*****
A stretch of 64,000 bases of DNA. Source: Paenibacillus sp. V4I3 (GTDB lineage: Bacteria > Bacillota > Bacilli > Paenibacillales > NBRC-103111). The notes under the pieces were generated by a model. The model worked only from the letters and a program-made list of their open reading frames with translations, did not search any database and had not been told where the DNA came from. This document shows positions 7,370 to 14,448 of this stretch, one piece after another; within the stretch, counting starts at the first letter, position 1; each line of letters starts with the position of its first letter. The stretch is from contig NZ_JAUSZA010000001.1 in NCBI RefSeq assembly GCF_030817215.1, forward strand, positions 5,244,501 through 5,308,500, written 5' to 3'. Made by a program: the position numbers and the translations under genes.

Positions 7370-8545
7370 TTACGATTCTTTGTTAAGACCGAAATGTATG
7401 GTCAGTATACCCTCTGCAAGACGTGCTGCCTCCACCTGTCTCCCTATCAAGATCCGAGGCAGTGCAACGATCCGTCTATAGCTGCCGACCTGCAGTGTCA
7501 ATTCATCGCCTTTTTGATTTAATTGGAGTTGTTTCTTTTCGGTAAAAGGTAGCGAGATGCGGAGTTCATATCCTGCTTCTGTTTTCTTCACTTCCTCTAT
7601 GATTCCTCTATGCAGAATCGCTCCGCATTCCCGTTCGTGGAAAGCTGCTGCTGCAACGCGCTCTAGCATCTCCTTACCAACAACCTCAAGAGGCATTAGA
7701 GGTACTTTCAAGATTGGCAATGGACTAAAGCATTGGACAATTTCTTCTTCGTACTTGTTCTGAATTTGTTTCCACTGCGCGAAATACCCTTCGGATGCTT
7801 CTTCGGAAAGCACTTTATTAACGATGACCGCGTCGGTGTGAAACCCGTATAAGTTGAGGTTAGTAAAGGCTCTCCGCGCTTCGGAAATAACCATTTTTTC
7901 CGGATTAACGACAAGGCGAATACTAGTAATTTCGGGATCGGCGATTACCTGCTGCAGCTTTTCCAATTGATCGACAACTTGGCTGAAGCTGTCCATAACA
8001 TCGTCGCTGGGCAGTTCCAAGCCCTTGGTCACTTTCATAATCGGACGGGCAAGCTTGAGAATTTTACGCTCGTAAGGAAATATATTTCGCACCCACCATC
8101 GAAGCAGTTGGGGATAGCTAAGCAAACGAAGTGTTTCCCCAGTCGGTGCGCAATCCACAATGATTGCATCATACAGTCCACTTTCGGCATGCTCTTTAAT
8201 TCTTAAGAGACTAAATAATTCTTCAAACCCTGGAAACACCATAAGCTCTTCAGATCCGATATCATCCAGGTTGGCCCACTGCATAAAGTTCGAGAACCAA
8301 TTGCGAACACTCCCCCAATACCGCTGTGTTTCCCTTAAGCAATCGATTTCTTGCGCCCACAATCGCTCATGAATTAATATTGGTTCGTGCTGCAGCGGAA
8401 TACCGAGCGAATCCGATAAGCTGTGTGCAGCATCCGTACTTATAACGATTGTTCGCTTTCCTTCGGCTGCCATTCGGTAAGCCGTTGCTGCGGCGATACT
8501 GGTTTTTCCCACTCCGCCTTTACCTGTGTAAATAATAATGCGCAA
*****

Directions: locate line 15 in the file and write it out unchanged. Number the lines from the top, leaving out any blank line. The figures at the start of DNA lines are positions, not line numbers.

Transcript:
8501 GGTTTTTCCCACTCCGCCTTTACCTGTGTAAATAATAATGCGCAA